Understanding the Importance of an Emergency Fund

Life can throw you curveballs at any time and being as prepared as possible is important. An emergency fund is the cash you have immediately available, should you have a sudden unexpected cost.

Types of Emergencies and Their Financial Impact

Emergencies can come in several different scenarios:

  • Home or car repairs/replacement
  • Sudden medical issues that require private treatment
  • Redundancy or job loss

These circumstances may not solely affect you but could also impact your partner, children or close family members who rely on you financially.

Determining Your Emergency Fund Needs

For each person, ‘how much is enough’ can be very different, but we like to establish a general rule of thumb to get started when thinking about what is needed.

Stage 1: Work Out Your Essential Monthly Spending

Should you suddenly have a change in circumstances you can potentially adjust your budget and reduce spending, but you will still have bills to pay to keep your house warm and food on the table. You need to cover these as your priority.

Stage 2: Building the Emergency Fund

Working age and not yet retired: 3 to 6 months of living or committed expenses.

3 months should be the bare minimum and 6 months is the ideal scenario to support your ability to cover the unexpected.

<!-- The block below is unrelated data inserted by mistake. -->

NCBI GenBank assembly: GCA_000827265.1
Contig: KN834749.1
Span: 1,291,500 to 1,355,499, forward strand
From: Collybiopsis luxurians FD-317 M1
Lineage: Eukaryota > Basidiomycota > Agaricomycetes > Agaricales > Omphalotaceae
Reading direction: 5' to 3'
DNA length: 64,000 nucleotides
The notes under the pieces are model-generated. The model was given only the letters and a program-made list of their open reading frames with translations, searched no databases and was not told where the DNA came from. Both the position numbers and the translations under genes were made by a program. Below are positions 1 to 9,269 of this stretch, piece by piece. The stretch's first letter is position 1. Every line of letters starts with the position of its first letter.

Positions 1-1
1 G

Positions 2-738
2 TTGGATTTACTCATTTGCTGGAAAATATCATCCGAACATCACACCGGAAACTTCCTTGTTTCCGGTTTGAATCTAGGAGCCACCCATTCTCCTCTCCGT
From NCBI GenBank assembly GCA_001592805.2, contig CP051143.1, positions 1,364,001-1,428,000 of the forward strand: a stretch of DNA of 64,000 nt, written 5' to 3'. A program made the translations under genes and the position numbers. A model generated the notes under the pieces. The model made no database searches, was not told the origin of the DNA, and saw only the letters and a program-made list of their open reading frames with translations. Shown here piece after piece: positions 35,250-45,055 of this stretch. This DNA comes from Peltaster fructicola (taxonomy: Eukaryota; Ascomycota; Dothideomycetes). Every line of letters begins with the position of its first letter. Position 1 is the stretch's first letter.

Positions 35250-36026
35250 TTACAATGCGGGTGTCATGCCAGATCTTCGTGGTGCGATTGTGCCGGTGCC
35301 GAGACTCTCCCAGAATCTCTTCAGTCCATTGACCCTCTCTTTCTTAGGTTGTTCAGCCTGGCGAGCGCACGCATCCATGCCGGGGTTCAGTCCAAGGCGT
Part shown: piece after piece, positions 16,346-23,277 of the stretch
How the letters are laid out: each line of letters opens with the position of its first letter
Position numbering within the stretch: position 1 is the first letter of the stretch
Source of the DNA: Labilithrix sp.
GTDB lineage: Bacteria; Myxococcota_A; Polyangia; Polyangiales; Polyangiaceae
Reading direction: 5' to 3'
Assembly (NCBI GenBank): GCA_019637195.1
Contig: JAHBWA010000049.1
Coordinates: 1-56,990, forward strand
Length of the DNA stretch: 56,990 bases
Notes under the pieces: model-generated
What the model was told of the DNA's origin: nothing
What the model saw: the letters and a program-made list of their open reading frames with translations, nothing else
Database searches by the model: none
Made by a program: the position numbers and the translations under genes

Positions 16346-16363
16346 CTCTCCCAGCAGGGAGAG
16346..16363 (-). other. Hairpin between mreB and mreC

If your circumstances are more complex or ‘risky’ then you may wish to save more to provide a longer period of protection. So, if you are self-employed or work in an industry that has a high turnover/unemployment then a bigger pot to protect would be useful.

Retired and no longer working: 12 months of committed spending (after guaranteed income).

In retirement you may not have as much income as you did whilst working, but some of this may be guaranteed. You may have State Pension, Company Pension or an annuity in payment. We would highlight having the difference between your annual spending and the guaranteed income you have over 12 months as your emergency pot.

This should give you flexibility to continue to live your life whilst you adjust your long-term planning if anything unexpected should suddenly hit.

Tailoring Your Emergency Fund to Your Life Stage

Planning for Large Capital Spending: Any big plans within 5 years. Should you have any plans to spend money on one off expenditure (like a new car, property renovation or a one-off holiday) within the next 5 years then this should be saved and retained in cash. This will provide the certainty of having the capital to meet these planned needs rather than risking the funds won’t be there when you need them.

Supplementing Your Emergency Fund with Insurance to provide yourself with some support is insurance. You can protect against health cost issues (Private Medical Insurance) or unexpected house costs (comprehensive Home Insurance) for example.

Avoiding Debt:

Ideally, you would not want to use credit cards or debt as a way to get yourself out of trouble, as it may not help in the long term.

Assessing Your Comfort Level: One Size Doesn’t Fit All

Some people are fine having less in their ‘just in case’ pot than others so it must be what makes you feel comfortable. The important thing is to save what you can, even if it is less than you think you need, as you have something to call upon.

Taking Action: Starting Your Emergency Fund Journey

Work out what your figure is and start working towards this first. Once you have this in place then you can think about what to do if you have more than this in cash!

More info on https://www.moneyhelper.org.uk

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